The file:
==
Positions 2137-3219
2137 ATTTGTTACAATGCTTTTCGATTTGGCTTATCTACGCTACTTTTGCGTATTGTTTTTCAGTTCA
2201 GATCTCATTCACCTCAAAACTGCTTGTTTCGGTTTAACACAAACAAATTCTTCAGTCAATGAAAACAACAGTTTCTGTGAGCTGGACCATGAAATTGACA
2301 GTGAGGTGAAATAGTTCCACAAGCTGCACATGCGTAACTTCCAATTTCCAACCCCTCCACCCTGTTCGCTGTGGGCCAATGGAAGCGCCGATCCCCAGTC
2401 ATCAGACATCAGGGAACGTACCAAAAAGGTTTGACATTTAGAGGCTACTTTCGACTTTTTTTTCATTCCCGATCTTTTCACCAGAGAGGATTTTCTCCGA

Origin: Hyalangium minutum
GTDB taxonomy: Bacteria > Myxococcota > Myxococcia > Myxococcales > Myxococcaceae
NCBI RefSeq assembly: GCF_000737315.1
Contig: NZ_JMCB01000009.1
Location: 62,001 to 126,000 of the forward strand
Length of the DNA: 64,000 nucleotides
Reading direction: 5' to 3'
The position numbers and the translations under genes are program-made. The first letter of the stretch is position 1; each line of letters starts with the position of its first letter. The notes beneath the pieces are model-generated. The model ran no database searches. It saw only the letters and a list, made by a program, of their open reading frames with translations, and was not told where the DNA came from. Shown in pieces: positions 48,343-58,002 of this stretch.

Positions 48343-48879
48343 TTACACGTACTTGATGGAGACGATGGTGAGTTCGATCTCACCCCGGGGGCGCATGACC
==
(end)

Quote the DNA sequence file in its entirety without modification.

Positions 2137-3219
2137 ATTTGTTACAATGCTTTTCGATTTGGCTTATCTACGCTACTTTTGCGTATTGTTTTTCAGTTCA
2201 GATCTCATTCACCTCAAAACTGCTTGTTTCGGTTTAACACAAACAAATTCTTCAGTCAATGAAAACAACAGTTTCTGTGAGCTGGACCATGAAATTGACA
2301 GTGAGGTGAAATAGTTCCACAAGCTGCACATGCGTAACTTCCAATTTCCAACCCCTCCACCCTGTTCGCTGTGGGCCAATGGAAGCGCCGATCCCCAGTC
2401 ATCAGACATCAGGGAACGTACCAAAAAGGTTTGACATTTAGAGGCTACTTTCGACTTTTTTTTCATTCCCGATCTTTTCACCAGAGAGGATTTTCTCCGA

Origin: Hyalangium minutum
GTDB taxonomy: Bacteria > Myxococcota > Myxococcia > Myxococcales > Myxococcaceae
NCBI RefSeq assembly: GCF_000737315.1
Contig: NZ_JMCB01000009.1
Location: 62,001 to 126,000 of the forward strand
Length of the DNA: 64,000 nucleotides
Reading direction: 5' to 3'
The position numbers and the translations under genes are program-made. The first letter of the stretch is position 1; each line of letters starts with the position of its first letter. The notes beneath the pieces are model-generated. The model ran no database searches. It saw only the letters and a list, made by a program, of their open reading frames with translations, and was not told where the DNA came from. Shown in pieces: positions 48,343-58,002 of this stretch.

Positions 48343-48879
48343 TTACACGTACTTGATGGAGACGATGGTGAGTTCGATCTCACCCCGGGGGCGCATGACC